At the Atlantic II, in New York”s Chelsea, three plays ran in rep this summer, produced by the 25 year-old company PTP (Potomac Theatre Project, from Middlebury College, Vt.)/NYC. Three playwrights: Steven Dykes, Neil Bell, both Americans, and Howard Barker, English. Running in rep, while usual for many theatre companies in the UK and regionally here in the US, it is not done so much in New York City. The results of PTP/NYC are decidedly mixed, but that has more to do with the choice of three radically different playwrights, and three very different plays, rather than the execution. I wish PTP/NYC had thought a bit harder about what makes plays in rep successful, or what could be a common link to them all (such as theme, actors, a single playwright, a unifying country). All three playwrights are male. That is not a compelling enough link to lure theatergoers to see all three of these plays.
I would like to say a word about simulated sex onstage: I am not a fan. Unless it is done in an ironic fashion (see Edward Bond and others) or a bawdy fashion (see Howard Barker and others), it is just excruciating to sit through when done with deadpan seriousness, and so many people on their hands and knees makes me think of bruising rather than pleasuring.
Which brings me to “Territories” by Steven Dykes. “Territories” is the umbrella title for his two allegedly related one-acts, “a light gathering of dust” and “The Spoils.”
In the first, “a light gathering of dust” there is nothing in the music, costumes, accents, language or props that tells us we are in Germany; unless, of course, you read the program notes. If a play cannot stand on its own without copious quantities of notes, then it is something else entirely: baffling, meaningless, and finally, a nadir. In Dykes’ mind, using symbols in place of characters (albeit symbols who fake hump often) may signify betrayal and the Stasi, but to this audience member, it is sound and fury signifying nothing. As the “symbols,” named 1 (Alex Draper), 2 (Megan Byrne), and 3 (Stephanie Janssen), are not three-dimensional characters, one cannot help but feel that the poor actors were trapped in a cage created by Dykes. The best plays ever written and best I’ve seen have this in common: The more concrete and specific, the more universal.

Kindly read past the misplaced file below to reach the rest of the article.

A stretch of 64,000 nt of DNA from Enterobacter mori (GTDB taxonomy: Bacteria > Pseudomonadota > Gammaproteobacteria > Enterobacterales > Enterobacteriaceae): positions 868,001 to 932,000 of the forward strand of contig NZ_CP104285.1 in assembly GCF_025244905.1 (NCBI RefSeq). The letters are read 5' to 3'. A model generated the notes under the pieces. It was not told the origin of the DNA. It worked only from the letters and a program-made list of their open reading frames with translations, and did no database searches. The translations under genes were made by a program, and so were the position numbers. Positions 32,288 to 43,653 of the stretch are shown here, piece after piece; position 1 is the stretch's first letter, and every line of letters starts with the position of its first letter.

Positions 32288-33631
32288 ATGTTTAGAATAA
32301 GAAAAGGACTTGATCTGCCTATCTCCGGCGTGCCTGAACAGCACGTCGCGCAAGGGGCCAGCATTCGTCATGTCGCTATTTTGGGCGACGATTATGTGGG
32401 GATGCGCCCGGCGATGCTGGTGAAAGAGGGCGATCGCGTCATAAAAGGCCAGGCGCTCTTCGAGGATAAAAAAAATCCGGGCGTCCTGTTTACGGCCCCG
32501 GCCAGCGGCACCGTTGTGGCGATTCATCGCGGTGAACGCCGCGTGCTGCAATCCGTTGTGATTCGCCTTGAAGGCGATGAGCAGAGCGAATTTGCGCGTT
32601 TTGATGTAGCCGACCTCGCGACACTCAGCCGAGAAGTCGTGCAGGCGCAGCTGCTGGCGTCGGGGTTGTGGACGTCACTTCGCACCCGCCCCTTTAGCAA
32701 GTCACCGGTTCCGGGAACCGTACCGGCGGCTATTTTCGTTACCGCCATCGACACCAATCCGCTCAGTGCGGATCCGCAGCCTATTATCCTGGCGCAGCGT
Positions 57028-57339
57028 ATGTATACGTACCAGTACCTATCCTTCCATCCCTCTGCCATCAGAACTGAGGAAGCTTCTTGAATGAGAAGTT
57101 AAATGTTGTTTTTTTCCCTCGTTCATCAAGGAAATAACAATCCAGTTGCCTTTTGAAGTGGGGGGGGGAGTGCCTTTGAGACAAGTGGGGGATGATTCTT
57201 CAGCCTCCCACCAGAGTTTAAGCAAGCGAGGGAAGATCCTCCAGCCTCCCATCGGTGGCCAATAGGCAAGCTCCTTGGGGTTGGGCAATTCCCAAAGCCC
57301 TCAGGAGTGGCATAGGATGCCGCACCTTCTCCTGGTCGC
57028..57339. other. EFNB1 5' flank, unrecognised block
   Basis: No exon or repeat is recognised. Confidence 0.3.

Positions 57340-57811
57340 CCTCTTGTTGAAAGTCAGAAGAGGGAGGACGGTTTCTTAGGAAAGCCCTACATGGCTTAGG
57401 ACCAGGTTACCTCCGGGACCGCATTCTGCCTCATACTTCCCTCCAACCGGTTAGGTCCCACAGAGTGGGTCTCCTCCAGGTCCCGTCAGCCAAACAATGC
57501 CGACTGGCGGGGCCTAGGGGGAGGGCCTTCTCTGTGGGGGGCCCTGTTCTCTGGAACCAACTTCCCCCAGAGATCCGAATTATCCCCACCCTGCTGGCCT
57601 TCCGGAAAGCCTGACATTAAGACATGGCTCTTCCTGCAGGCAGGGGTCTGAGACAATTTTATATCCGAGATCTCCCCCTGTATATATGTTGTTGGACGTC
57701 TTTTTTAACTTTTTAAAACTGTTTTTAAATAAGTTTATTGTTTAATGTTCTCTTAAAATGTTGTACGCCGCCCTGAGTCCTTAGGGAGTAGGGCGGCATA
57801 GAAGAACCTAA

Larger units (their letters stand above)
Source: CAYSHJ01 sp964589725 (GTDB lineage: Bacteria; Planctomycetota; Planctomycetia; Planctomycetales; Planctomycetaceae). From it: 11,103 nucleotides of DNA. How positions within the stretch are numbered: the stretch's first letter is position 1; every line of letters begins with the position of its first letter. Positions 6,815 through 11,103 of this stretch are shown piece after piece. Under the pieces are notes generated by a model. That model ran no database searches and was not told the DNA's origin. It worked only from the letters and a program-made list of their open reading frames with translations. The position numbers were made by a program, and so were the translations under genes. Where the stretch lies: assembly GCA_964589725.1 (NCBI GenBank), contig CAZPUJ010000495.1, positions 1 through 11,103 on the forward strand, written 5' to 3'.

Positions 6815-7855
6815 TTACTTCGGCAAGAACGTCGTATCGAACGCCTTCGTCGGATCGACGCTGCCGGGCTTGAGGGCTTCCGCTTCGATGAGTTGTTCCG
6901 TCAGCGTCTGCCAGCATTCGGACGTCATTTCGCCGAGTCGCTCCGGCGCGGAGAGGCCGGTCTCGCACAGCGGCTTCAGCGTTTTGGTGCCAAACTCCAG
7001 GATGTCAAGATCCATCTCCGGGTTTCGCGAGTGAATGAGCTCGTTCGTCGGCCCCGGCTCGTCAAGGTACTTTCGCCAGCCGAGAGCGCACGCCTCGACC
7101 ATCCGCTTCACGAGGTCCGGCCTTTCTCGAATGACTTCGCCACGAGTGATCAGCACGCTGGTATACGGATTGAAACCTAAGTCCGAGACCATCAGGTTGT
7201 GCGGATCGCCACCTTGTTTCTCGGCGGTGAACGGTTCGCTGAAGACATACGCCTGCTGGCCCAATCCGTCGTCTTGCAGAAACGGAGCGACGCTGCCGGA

“The Spoils” was a bit better, though still on the vague side: an interpreter, Shilling (Alex Draper) is brought in to question four jailed secretaries to find out their roles in “the party” of an “occupied territory” (according to the program). Sometimes Shilling helps, sometimes he hinders; his role is unclear but Draper’s characterization leans towards the professorial. Schilling cares more for the music he describes than his job or the women he interrogates. In the end, indoctrination was total and all secretaries, brainwashed.
The music was effective, quite beautiful and perhaps that was part of the problem: it was enjoyable to listen to, so I don’t understand why it would have driven any of the women mad, though if played repeatedly day and night for weeks on end, yes, anything can drive you mad, but that is difficult to dramatize. But nothing new to say here, and not terribly scary. Or enlightening.
At the conclusion of Neil Bell’s “Spatter Pattern: Or, How I Got Away with It” my friend turned to me and said, “Hitchcock would have been preferable.”